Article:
One bodhisattva, a thousand hands and infinite prayers
Guanyin is the bodhisattva associated with compassion
Guanyin is the bodhisattva associated with compassionas venerated by East AsianBuddhists, usually as a female. The name Guanyin is short for Guanshiyin, which means “Observing the Sounds (or Cries) of the World”. She is also sometimes referred to as Guanyin Pusa (simplified Chinese: 观音菩萨; traditional Chinese: 觀音菩薩; pinyin: Guānyīn Púsà; literally “Bodhisattva Guanyin”). Some Buddhists believe that when one of their adherents departs from this world, they are placed by Guanyin in the heart of a lotus, and then sent to the western pure land of Sukhāvatī.
It is generally accepted among East Asian adherents that Guanyin originated as the SanskritAvalokiteśvara (अवलोकितेश्वर). Commonly known in English as the Mercy Goddess or Goddess of Mercy, Guanyin is also revered by Chinese Taoists (or Daoists) as an Immortal. However, in folk traditions such as Chinese mythology, there are other stories about Guanyin’s origins that are outside Jatakas of Avalokiteśvara as recorded in Buddhist sutras.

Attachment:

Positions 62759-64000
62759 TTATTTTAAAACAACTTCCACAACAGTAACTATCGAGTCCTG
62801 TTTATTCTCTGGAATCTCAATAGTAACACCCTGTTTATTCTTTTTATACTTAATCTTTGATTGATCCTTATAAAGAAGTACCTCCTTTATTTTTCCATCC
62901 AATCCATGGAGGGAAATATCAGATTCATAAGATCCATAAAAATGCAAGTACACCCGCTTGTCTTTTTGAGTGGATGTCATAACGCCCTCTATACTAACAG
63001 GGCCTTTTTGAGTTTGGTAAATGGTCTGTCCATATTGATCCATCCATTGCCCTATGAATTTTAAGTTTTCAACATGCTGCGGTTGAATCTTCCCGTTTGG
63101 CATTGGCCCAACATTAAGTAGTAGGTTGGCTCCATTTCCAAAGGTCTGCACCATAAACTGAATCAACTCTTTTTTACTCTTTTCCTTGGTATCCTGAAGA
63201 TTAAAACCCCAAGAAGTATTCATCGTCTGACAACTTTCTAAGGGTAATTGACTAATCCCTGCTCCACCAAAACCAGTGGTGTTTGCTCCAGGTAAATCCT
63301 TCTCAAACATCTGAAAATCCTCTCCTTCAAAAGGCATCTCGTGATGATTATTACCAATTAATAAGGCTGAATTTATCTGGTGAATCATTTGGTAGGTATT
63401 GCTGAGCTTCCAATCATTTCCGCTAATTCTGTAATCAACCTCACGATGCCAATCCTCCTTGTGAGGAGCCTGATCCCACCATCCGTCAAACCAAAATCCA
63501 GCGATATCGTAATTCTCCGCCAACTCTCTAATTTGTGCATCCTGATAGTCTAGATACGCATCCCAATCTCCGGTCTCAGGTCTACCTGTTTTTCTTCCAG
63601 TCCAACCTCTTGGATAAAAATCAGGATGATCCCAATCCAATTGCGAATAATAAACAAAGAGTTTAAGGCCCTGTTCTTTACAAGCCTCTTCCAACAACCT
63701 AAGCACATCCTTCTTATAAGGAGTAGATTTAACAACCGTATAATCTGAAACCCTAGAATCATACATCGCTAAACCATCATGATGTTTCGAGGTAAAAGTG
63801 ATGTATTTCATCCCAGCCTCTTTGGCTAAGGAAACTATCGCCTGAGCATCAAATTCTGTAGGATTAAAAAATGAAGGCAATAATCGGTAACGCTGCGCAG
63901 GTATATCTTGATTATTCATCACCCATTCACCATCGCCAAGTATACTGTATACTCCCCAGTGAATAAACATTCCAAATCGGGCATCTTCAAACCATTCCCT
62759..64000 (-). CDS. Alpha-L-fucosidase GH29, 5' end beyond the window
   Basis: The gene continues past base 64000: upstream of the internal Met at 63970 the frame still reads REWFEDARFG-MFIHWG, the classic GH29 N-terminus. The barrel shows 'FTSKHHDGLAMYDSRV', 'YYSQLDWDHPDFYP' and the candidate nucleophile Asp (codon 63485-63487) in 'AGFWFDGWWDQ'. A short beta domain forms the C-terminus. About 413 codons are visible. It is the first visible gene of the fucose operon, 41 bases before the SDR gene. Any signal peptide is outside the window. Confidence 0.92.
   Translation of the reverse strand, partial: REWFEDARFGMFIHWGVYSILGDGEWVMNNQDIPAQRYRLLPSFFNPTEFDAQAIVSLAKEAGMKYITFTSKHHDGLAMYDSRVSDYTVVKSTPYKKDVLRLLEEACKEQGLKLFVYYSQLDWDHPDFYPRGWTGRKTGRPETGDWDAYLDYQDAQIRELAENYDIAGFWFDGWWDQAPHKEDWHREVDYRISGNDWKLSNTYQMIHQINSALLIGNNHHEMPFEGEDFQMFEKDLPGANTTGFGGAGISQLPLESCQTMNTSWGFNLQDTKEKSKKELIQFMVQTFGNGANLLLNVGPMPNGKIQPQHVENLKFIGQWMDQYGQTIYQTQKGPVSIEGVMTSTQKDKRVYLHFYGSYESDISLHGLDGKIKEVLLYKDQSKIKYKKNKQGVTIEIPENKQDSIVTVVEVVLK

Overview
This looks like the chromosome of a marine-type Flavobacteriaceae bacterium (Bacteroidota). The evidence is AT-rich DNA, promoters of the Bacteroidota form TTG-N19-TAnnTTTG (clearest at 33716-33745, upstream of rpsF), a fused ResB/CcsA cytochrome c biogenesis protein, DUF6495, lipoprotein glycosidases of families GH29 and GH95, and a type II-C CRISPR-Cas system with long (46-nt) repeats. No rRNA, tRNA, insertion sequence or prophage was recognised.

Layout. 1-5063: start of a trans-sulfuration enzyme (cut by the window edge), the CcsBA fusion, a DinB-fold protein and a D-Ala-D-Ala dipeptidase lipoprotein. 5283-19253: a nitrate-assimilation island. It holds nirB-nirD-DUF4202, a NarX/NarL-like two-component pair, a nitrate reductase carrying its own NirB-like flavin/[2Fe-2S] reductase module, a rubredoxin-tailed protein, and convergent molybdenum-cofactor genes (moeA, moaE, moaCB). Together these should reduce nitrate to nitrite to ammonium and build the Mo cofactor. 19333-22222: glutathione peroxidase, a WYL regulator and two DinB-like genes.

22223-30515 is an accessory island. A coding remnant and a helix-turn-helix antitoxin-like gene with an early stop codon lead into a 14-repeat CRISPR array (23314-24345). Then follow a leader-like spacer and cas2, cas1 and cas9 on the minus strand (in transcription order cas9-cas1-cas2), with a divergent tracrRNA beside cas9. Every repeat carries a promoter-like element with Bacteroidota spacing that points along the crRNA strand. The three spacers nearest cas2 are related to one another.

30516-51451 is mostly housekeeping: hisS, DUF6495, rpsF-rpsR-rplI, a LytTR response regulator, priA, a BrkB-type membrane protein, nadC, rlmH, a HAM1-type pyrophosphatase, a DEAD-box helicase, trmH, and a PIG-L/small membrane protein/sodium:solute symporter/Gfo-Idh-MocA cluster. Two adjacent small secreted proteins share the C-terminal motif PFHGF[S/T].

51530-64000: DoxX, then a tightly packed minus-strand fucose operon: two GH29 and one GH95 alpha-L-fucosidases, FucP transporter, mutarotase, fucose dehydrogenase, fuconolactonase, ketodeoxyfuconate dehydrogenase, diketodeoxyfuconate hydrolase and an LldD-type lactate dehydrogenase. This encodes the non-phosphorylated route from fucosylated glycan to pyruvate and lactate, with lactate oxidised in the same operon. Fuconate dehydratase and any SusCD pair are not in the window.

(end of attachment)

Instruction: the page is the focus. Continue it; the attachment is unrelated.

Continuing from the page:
One Buddhist legend from the Complete Tale of Guanyin and the Southern Seas (Chinese: 南海觀音全撰; pinyin: Nánhǎi Guānyīn Quánzhuàn) presents Guanyin as vowing to never rest until she had freed all sentient beings from the samsara or reincarnation. Despite strenuous effort, she realised that there were still many unhappy beings yet to be saved. After struggling to comprehend the needs of so many, her head split into eleven pieces. The buddha Amitabha, upon seeing her plight, gave her eleven heads to help her hear the cries of those who are suffering. Upon hearing these cries and comprehending them, Avalokitesvara attempted to reach out to all those who needed aid, but found that her two arms shattered into pieces. Once more, Amitabha came to her aid and appointed her a thousand arms to let her reach out to those in need. Many Himalayan versions of the tale include eight arms with which Avalokitesvara skillfully upholds the Dharma, each possessing its own particular implement, while more Chinese-specific versions give varying accounts of this number.
In China, it is said that fishermen used to pray to her to ensure safe voyages. The titles Guanyin of the Southern Ocean (南海觀音) and “Guanyin (of/on) the Island” stem from this tradition.